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Don’t get April Fooled by wobbling gas prices

Today’s national average of $3.53 is 24 cents more than a month ago and 10 cents more than a year ago

Washington, D.C.—After an early spring surge, the national average for a gallon of gas spent the past week drifting up and down by a fraction of a cent before settling a penny higher at $3.53. But the break may be temporary, as gas pump prices will likely resume a spring increase. 

“Uncertainty of the impact of Ukraine’s targeting of Russia’s oil infrastructure likely spiked oil prices recently,” said Andrew Gross, AAA spokesperson. “But those concerns have abated somewhat for now, and gas prices are settling into a pattern similar to last year when the usual seasonal increase was slow and steady.”    

According to new data from the Energy Information Administration (EIA), gas demand dipped slightly from 8.81 to 8.72 million b/d last week. Meanwhile, total domestic gasoline stocks increased by 1.3 million bbl to 232.1 million bbl. Lower demand would typically contribute to pushing pump prices lower or slowing increases, but rising oil prices have kept them elevated instead.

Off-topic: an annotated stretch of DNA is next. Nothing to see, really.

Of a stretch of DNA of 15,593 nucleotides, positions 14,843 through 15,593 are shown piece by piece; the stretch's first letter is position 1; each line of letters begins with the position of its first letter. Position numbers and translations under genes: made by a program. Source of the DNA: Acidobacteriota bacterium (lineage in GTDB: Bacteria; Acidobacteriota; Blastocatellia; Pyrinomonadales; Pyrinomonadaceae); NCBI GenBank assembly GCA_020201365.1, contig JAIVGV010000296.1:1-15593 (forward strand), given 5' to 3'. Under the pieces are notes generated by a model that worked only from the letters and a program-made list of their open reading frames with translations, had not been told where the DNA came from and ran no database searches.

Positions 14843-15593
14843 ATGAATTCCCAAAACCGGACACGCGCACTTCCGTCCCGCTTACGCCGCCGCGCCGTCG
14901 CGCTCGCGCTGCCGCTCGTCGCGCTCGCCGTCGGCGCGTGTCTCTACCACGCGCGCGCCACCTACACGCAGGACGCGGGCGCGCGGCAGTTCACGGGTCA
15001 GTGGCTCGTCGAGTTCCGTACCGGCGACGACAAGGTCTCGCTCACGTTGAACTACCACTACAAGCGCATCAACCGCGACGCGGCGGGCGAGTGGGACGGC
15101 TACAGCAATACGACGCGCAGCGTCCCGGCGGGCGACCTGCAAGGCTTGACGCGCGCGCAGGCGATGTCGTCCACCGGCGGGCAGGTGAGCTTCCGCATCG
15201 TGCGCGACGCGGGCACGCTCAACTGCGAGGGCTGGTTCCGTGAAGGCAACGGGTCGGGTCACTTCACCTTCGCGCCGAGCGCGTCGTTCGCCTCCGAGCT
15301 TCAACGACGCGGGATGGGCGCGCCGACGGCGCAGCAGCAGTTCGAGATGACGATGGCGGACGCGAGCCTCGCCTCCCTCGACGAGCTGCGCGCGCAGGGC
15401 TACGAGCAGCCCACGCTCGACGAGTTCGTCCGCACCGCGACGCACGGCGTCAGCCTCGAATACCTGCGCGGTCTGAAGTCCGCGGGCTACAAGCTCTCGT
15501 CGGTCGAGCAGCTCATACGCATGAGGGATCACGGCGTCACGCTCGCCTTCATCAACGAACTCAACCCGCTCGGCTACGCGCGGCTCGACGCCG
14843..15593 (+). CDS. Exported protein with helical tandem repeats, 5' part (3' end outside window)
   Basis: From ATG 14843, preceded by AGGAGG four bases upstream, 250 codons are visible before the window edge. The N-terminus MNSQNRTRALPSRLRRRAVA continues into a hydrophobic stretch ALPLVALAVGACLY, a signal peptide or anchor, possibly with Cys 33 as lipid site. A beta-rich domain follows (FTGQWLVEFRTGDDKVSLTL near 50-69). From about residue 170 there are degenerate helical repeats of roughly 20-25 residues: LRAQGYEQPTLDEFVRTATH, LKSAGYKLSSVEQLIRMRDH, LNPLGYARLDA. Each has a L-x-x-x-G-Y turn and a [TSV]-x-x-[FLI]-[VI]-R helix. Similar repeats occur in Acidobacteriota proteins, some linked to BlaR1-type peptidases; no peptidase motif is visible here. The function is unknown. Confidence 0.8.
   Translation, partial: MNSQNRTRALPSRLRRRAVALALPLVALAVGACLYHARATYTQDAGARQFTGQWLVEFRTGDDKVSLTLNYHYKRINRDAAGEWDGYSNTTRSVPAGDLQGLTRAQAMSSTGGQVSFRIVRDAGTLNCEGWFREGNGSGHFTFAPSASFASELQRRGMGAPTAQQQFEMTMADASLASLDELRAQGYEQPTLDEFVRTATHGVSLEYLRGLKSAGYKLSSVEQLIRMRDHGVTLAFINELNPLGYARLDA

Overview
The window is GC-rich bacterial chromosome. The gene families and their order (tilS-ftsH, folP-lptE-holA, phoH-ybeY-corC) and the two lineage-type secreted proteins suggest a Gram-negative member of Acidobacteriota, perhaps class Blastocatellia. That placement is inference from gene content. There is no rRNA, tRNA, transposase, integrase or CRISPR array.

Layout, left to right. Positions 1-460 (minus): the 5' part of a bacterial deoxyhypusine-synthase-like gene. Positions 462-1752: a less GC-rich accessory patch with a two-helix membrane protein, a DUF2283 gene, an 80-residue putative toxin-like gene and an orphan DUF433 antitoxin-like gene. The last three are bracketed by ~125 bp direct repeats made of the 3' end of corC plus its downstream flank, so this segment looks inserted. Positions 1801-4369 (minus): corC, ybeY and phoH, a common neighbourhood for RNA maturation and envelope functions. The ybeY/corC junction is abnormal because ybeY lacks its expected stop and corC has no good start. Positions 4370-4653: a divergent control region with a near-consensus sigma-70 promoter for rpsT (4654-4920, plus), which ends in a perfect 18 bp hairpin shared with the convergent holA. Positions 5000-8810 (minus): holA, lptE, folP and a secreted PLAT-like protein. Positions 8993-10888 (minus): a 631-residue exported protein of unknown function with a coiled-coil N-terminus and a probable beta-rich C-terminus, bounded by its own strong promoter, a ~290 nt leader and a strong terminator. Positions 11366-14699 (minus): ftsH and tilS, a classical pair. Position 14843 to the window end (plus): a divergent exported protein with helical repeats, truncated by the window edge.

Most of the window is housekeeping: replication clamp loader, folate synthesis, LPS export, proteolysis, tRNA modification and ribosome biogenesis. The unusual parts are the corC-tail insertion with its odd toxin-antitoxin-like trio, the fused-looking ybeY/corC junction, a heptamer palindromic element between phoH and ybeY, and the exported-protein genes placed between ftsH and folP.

Today’s national average of $3.53 is 24 cents more than a month ago and 10 cents more than a year ago.

Quick Stats

  • Since last Thursday, these 10 states have seen the largest increases in their averages: Utah (+26 cents), Idaho (+17 cents), Alaska (+15 cents), Nevada (+12 cents), Washington (+12 cents), Oregon (+11 cents), Wyoming (+7 cents), California (+7 cents), North Dakota (+6 cents) and Washington, DC (+6 cents).
  • The nation’s top 10 most expensive markets: California ($5.02), Hawaii ($4.69), Washington ($4.49), Nevada ($4.38), Oregon ($4.25), Alaska ($4.07), Illinois ($3.90), Arizona ($3.78), Utah ($3.76) and Washington, DC ($3.69).

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